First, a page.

Japan Real Time Charts and Data

Edward Hugh is only able to update this blog from time to time, but he does run a lively Twitter account with plenty of Japan related comment. He also maintains a collection of constantly updated Japan data charts with short updates on a Storify dedicated page Is Japan Once More Back in Deflation?

Wednesday, April 30, 2008

Japan Employment and Unemployment March 2008

Seasonally adjusted unemployment dipped to 3.8 per cent in March. While that was better than the flat result of 3.9 per cent in a consensus market forecast, economists focused instead on a fall in the ratio of job offers to job seekers. That slipped to 0.95, meaning 95 jobs were available per 100 applicants.

”The trend shows hiring is slowing for the moment especially among small businesses, while big corporations continue to recruit new employees briskly,” said Yoshiki Shinke, senior economist at Dai-ichi Life Research.

Overall household spending fell 1.6 per cent in March from a year earlier in price-adjusted real terms, countering a median market forecast for a 0.5 per cent increase and further signalling weak consumer spending.

Such weakness in the domestic economy will likely keep the BOJ concerned about downside risks in coming months. Still, like other central banks, the BOJ faces rising fuel, raw materials and food prices as it ponders what to do with rates, already at a very low 0.5 per cent. Japan’s core annual inflation rate hit a decade high of 1.2 per cent in March, and as the expectation grows that the Federal Reserve’s easing cycle is coming to an end after one more 0.25 percentage point cut last Wednesday, markets are now even pricing in the possibility of a BOJ rate hike. Swap contracts on the overnight call rate are pricing in around a 60 per cent chance of a rate hike by the end of the year.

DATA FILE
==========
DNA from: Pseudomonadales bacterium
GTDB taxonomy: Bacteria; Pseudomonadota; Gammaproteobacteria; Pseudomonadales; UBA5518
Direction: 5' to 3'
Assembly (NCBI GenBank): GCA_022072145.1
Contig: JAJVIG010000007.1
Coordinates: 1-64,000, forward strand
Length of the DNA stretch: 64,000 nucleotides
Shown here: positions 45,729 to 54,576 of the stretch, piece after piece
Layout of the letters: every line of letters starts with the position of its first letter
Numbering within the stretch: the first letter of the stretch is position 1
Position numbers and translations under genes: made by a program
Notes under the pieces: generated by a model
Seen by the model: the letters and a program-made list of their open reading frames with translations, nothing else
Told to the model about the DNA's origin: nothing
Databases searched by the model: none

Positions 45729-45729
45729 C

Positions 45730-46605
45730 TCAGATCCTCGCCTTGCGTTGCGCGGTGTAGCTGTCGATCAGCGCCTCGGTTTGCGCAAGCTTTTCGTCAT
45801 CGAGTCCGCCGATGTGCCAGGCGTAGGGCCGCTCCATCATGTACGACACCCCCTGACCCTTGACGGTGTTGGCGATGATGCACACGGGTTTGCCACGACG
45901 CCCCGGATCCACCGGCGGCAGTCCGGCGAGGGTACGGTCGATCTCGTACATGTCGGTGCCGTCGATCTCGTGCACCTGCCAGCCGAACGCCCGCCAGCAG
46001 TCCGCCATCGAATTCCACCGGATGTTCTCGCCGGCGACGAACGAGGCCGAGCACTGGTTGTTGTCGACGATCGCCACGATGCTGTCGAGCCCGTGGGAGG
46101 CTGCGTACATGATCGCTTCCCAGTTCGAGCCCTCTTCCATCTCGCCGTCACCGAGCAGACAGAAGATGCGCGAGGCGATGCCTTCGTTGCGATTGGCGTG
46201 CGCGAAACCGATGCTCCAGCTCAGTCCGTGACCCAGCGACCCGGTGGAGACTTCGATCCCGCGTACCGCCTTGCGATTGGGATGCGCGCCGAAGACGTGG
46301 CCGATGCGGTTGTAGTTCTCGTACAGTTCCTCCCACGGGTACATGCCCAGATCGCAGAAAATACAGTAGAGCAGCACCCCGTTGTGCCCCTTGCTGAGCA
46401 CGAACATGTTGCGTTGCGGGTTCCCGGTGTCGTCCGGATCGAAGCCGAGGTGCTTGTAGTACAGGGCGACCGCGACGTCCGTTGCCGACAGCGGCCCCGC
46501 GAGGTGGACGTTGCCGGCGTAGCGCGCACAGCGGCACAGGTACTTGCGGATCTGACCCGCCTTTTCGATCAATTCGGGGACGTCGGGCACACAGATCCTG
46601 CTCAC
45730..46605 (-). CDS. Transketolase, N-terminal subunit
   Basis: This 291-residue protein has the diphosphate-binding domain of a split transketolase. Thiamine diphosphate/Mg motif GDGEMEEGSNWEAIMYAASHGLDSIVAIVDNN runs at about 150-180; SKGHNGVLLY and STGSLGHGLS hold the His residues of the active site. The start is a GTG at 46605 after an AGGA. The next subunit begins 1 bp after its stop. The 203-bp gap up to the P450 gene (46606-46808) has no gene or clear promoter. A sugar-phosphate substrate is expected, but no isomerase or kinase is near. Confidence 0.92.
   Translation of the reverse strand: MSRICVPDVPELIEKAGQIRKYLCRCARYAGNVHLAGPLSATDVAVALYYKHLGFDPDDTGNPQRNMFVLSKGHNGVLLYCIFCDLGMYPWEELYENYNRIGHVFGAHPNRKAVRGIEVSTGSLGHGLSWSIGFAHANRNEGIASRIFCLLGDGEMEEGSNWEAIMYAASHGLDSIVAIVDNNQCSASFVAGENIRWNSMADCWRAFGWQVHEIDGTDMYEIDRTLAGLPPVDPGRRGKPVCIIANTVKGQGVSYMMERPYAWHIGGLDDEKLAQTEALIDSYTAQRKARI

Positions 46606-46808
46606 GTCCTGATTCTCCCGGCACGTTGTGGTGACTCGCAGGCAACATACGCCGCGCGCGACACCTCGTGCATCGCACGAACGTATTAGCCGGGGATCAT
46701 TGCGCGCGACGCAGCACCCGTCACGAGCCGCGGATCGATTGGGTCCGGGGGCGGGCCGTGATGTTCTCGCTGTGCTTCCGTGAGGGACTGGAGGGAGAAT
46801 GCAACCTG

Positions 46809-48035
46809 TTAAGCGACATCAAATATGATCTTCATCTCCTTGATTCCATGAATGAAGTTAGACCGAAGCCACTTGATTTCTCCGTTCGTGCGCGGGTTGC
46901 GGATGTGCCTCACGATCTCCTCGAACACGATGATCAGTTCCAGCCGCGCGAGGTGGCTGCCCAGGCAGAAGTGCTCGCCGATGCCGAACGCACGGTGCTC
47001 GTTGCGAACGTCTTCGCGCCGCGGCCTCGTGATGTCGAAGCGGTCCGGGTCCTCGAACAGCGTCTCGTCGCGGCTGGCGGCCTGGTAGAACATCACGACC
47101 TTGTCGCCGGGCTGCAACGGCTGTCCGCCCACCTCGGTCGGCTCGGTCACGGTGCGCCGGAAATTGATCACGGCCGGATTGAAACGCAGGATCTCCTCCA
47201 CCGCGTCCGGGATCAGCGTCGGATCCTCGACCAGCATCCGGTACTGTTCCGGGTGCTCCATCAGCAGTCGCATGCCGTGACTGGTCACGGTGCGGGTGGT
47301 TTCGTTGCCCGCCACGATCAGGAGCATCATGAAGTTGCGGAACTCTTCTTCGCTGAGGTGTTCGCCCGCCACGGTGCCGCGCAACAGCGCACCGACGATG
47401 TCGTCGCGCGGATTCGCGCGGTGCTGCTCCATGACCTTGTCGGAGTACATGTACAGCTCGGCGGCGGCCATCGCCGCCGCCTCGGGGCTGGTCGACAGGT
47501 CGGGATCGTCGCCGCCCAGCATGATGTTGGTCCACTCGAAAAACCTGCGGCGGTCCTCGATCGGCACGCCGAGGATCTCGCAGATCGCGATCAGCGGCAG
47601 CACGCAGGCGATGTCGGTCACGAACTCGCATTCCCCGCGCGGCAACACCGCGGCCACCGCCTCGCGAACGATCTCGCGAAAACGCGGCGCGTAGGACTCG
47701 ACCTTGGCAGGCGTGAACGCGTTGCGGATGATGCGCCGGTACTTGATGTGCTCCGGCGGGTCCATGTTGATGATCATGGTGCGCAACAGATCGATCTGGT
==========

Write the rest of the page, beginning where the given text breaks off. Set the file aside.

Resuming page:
That is a sea change from just a few weeks ago when investors had been looking for a BOJ rate cut as the credit crisis weighs on global economic growth. Still the evidence and justification for expecting any such cut is rather thin.

Housing starts, hit hard by a regulatory change last year, are hardly giving cause for great optimism since they fell 15.6 per cent in March from a year earlier, below a median market forecast for a 6.7 per cent drop.

Also, the NTC Research/Nomura/JMMA Purchasing Managers Index, which gives an early snapshot of the health of manufacturing, declined to a seasonally adjusted 48.6 in April from 49.5 in March and was the lowest since 48.1 in February 2003. A reading below 50 points to a contraction in manufacturing activity.